Plants grown in close contact with weeds have to compete with weeds for nutrients, water and sunlight. In this technique seedlings are spaced by maintaining the plant to plant distance 20, 25, 30, and 40cm preferably in square pattern giving more access to sunlight and air above the ground.

China produces double cropping of rice using short duration and high yielding varieties. Pakistan should also study economic potentials of taking two crops of rice in regions with longer growing season. China is also growing high yielding and environment-resistant hybrid rice and has introduced five such varieties in Sindh. Minfal should collect information about its performance and study the potential of their cultivation in other provinces, as well.

Three technical reforms have taken place in China which are popularisation of dwarf varieties, reforming the cropping system by planting double cropping of rice and popularisation of hybrid which increases the average yield from 1,500kg per ha in 1950s to nearly 4,000kg per ha now.

China grows rice seedlings under plastic film covers which helps sowing and transplanting of seedlings to evade the attack of cold waves and low temperature in early spring in colder regions. Pakistan should also study the potential of this technology in Azad Kashmir, the NWFP, the Northern areas and parts of Balochistan having cold waves and low temperatures in spring.

The Chinese trasnsplanter helps in transplanting seedlings mechanically on large area in short time thus saving the cost of labour, besides planting the crop earlier providing it longer growing period. Pakistan should take into account its potentials.

China uses Azolla and the Indian Punjab Dhaincha as green manure crops which improve organic matter in the soil and physical conditions. It not only increases the yield of rice but of the following wheat crop as well. Rice is transplanted immediately after burying green manure crops to avoid delay in sowing.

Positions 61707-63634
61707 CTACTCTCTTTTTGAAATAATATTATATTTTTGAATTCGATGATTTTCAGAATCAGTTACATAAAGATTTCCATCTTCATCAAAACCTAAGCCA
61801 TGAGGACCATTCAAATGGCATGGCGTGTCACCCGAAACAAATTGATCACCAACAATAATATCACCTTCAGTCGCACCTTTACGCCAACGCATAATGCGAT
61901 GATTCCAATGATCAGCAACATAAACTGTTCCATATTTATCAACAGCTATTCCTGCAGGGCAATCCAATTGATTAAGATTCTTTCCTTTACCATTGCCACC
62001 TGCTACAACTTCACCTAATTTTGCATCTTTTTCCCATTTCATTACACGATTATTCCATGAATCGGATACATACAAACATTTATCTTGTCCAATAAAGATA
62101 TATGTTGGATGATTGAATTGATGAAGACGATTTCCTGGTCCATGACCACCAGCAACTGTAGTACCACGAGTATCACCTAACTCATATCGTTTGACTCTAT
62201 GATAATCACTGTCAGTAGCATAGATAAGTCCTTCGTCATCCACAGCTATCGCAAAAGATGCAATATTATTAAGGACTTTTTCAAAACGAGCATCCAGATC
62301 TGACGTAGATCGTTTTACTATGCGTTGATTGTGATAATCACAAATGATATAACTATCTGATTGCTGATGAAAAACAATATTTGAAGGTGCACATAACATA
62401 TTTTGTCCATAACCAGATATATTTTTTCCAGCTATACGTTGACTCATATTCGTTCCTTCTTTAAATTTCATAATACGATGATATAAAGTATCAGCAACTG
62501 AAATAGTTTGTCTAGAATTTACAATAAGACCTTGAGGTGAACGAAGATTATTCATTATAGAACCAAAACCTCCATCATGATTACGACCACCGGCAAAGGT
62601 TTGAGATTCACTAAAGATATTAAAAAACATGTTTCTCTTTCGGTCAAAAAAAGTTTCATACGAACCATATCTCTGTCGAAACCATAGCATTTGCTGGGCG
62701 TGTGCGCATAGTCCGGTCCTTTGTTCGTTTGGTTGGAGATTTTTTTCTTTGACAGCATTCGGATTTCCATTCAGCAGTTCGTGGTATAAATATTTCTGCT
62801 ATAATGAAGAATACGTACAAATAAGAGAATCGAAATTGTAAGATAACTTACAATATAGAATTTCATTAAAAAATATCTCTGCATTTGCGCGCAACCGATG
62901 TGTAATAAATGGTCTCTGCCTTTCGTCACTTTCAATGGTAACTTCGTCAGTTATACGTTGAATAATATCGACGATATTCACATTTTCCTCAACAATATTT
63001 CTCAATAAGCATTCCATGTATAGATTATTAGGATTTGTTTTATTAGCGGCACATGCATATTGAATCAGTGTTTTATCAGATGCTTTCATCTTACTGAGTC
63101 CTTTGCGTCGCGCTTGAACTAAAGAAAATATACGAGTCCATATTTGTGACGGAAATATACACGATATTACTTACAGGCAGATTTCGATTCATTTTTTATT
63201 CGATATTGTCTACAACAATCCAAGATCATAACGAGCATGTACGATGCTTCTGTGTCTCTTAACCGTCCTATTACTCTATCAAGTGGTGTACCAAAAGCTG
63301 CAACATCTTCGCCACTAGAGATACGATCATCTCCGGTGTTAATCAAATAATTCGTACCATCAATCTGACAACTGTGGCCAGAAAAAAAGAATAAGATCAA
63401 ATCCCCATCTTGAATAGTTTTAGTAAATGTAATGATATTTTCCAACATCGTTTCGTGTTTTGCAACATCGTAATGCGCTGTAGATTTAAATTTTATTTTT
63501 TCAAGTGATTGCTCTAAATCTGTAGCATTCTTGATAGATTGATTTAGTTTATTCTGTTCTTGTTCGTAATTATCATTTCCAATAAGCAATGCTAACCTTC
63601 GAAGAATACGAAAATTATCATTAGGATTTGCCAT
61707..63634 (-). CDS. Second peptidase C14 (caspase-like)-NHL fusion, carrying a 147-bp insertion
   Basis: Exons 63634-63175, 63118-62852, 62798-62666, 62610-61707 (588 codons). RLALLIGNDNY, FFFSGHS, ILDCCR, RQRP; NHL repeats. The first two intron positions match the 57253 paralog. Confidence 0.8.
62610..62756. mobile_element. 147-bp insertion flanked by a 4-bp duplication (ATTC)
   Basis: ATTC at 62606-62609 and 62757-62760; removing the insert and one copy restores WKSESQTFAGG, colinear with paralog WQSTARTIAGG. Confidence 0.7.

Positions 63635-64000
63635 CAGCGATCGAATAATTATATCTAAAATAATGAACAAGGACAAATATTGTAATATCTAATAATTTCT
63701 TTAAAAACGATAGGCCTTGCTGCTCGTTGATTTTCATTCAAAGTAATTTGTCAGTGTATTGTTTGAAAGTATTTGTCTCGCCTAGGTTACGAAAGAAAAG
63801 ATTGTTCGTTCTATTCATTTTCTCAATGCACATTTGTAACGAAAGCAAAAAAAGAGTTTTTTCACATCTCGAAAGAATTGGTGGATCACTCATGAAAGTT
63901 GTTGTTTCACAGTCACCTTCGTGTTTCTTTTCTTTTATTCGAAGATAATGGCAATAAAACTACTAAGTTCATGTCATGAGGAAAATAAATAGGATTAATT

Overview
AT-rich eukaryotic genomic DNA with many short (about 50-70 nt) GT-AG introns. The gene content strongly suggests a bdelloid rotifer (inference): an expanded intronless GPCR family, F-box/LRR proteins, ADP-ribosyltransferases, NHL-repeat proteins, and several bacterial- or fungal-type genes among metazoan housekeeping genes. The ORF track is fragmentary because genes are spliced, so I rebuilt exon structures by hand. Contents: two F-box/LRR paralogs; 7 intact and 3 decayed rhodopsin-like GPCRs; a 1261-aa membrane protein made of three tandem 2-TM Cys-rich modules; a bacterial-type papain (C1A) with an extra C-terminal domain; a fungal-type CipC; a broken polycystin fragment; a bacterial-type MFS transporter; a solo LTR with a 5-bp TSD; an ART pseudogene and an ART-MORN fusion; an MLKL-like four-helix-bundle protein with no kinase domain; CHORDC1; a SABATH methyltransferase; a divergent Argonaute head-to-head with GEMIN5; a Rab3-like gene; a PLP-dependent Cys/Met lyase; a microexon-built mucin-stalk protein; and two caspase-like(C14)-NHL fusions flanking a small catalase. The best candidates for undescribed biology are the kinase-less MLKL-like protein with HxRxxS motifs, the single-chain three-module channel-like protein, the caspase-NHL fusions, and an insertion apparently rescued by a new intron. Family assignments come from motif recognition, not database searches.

The decreasing water resources and increasing labour cost may force farmers to adopt alternate ways. Direct seeding of germinated or ungerminated seeds is one of the options. It is getting popular because of economic benefits.

Although transplanting gives more yield than direct seeding, comparable yields with transplanting method can be achieved if direct seeded crop is properly managed. Seed priming technology is being used to increase the yield of direct seeded crop.

Scientists at the University of Agriculture, Faisalabad have established that osmohardening with calcium chloride in fine rice and osmohardening with potassium chloride in course rice which are more effective in priming seed.

The Directorate of On-Farm Water Management, Punjab has adopted conservation approach rather than conventional by developing zero tillage technology, furrow–bed planting, parachute and now KRL-rice transplanting techniques. It should also study the potential of various rice planting techniques as stated earlier. Besides other advantages these techniques may also help in saving water.